We’re Back to Regime Change as Iran Policy

It’s unfortunate that more Americans, including the Americans responsible for crafting our foreign policies, don’t know enough about our history in the Middle East and subcontinent. And if they know little about our history, they know even less about the resentments created by the British Empire. It was a testimony to our unwillingness to learn that the Iranians were able to hold American hostages for 444 days in 1979-1981 without the nation ever really understanding their grievances.

It’s a familiar liberal intellectual refrain that Americans should know about what happened to Mohammad Mosaddegh or about the crimes of the Shah’s CIA and Mossad-trained secret police. I share that view but I also am somewhat bored by it. If you take the U.S. and U.K. out of the equation and just look at the Iranian revolutionary government on its own terms, they’ve now had a 40-year run of abusing the Iranian people. The Shah’s (interrupted) reign lasted only 38 years.

I can certainly understand the sentiment of anyone who would like to see regime change in Iran, especially if it resulted in a truly representative government that turned Iran into a good neighbor dedicated to human rights. But the regime sprang into being and sustains itself off of the history of British and American exploitation and indifference to human rights violations. We are not the right people to effect regime change in Iran.

Secretary of State Mike Pompeo just delivered a speech in which he described what he expects Iran to do in order to avoid sanctions.

He insisted that Iran end all nuclear enrichment programs and close its heavy water reactor, saying it did not have the right to such a program. He also appealed directly to the Iranian people, suggesting they should reject the clerical government in Tehran, the capital.

“What has the Iranian revolution given to the Iranian people?” Mr. Pompeo asked at one point, and then offered an answer: “The hard grip of repression is all that millions of Iranians have ever known.”

Iran’s right to enrich uranium, as a signatory to the Nuclear Nonproliferation Treaty, is debatable. More than a dozen countries in the world enrich uranium, with several doing so solely for civilian purposes, such as energy generation and medical uses.

But Mr. Pompeo’s speech at the conservative Heritage Foundation was intended to throw down the gauntlet against Tehran, piling on after President Trump’s withdrawal earlier this month from the Iran nuclear deal that was negotiated with world powers in 2015. While he did not directly threaten the use of military force, Mr. Pompeo said that if Iran restarts its nuclear program “we will respond.”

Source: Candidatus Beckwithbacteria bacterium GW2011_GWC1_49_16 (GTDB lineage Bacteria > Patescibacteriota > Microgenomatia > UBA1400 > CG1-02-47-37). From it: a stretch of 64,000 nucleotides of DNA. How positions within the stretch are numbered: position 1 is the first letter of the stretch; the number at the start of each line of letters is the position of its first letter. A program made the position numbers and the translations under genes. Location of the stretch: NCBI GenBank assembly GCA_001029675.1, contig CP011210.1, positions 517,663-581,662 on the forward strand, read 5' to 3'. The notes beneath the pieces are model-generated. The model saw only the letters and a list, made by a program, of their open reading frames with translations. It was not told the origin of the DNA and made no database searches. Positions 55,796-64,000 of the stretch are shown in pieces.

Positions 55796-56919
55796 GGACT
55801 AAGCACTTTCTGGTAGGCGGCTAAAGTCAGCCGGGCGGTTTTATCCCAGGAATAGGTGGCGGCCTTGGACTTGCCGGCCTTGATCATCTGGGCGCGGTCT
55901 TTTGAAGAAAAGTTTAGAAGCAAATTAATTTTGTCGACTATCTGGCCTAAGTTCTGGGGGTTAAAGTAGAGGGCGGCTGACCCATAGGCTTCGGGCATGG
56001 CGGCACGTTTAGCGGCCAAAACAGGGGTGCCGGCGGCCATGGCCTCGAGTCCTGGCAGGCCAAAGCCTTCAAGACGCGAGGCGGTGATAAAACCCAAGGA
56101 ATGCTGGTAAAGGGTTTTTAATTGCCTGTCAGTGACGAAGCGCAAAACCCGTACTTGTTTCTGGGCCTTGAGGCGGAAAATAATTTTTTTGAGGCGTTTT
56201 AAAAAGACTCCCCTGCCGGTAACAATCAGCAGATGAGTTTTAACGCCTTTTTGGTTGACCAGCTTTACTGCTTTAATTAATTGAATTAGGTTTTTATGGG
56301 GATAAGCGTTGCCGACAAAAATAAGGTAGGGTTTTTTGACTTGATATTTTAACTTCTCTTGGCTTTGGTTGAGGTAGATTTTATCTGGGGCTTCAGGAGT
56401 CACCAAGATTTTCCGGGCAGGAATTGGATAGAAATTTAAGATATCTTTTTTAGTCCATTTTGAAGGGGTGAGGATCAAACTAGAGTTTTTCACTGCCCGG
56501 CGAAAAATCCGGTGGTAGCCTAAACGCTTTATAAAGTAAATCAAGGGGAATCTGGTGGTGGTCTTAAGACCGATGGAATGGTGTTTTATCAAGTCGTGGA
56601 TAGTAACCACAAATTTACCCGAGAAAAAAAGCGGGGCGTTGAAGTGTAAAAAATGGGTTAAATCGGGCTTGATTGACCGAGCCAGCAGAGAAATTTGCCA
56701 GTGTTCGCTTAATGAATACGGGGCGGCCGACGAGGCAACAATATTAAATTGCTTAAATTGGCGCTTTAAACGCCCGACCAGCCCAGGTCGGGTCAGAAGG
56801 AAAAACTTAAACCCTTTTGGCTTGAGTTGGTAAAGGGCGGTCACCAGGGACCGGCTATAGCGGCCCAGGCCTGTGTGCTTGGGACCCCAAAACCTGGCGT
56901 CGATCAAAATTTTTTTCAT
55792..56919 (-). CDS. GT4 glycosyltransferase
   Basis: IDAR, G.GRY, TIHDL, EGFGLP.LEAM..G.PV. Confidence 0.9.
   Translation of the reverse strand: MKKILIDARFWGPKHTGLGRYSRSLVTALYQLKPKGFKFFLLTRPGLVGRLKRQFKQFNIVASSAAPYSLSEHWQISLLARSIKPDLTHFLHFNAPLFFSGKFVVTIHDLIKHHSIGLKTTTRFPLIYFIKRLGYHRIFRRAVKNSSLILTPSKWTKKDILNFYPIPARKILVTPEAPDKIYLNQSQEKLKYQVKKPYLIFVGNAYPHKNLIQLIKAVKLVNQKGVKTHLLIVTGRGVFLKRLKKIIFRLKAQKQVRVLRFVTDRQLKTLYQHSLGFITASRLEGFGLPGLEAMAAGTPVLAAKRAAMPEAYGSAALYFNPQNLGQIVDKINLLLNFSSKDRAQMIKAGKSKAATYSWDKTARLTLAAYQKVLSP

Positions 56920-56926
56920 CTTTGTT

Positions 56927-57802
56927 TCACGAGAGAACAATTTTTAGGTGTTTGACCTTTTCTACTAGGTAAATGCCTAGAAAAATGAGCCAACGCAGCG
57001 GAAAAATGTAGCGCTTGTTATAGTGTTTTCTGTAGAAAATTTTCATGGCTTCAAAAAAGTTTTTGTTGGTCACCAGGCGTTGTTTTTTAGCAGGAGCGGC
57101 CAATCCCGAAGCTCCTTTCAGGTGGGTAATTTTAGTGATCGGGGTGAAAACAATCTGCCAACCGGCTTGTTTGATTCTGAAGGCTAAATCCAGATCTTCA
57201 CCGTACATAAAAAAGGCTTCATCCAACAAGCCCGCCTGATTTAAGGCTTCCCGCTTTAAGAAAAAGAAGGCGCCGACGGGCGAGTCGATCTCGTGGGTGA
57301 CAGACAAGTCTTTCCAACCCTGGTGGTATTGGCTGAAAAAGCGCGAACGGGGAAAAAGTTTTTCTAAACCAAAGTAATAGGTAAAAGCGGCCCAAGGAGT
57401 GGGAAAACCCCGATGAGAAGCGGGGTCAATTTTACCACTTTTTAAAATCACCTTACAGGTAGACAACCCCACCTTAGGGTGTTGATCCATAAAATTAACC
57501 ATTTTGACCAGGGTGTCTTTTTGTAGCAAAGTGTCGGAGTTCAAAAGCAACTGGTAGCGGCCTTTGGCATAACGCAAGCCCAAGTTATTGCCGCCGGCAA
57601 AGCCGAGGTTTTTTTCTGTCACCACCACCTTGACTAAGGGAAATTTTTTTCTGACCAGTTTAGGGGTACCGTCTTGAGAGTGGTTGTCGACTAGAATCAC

He also demanded that Iran admit to the military purposes of its now-moribund nuclear weapons program, end its support of Hezbollah, Hamas and Yemen’s Houthis, and withdraw all of its forces from Syria.

“You know, the list is pretty long,” Mr. Pompeo conceded. But, he added, “we didn’t create the list. They did.”

These demands have their merits (although Iran does retain the right to enrich uranium for civilian purposes) but they amount to asking the Iranian revolutionary regime to abandon all its foreign policy objectives which no government would ever do. It’s not going too far to interpret that Pompeo is saying that sanctions will remain in effect until there is a change of regime.

To put this in other words, the point of the sanctions is no longer to contain Iran or to prevent them from building nuclear weapons or proliferating nuclear technology. The point is to force a collapse of the government.

If the Iranian people rose up and were willing to die in substantial numbers, this strategy could conceivably work without the U.S. or U.K. having to step in militarily. Of course, the regime survived an eight-year war with Iraq and it has survived isolation and sanctions in the past. It has easily quelled domestic uprisings.

Unfortunately, if we create a logic that only regime change can eliminate sanctions then we’re setting ourselves up to do the regime change ourselves. And I’m not convinced that killing a lot of people is the best way to free them from tyranny.

What’s even more problematic is that we have a tendency to ignore the fact that any truly democratic government in Iran would still have many of the same foreign policy objectives as the present government. A government truly responsive to the people would still cater to national pride and still see uranium enrichment as a national right. It would still be opposed to the Israeli occupation of Palestinian lands and still concerned to promote the interests of the global community of Shiites, whether they live in Afghanistan, Bahrain, Iraq, Syria, Saudi Arabia, Yemen or Lebanon.

I don’t care for religious fundamentalists regardless of where they live, whom they govern, or what sect they belong to, so I have no love for Iranian regime and would be pleased to see them removed from power. I feel the same way about the Saudi Royal Family and the American Republican Party.

That I’d like to see something happen doesn’t entitle me to kill hundreds of thousands of people, however, and we should have learned by now that oftentimes what follows the fall of a terrible regime is worse.

The Iranians were justifiably incensed by the Shah’s reign of terror and rightly blamed the U.S. and the U.K. for imposing and enabling his abuses, and they’re justified in feeling the same way about the revolutionary government that oppresses them now. They’ve had a long string of bad leadership and bad luck, and I have no interest in making this worse.

We should learn the virtues of patience, have some tolerance for risk, and above all learn for once about the concept of hubris.

Martin Longman

Martin Longman is the web editor for the Washington Monthly and the main blogger at Booman Tribune.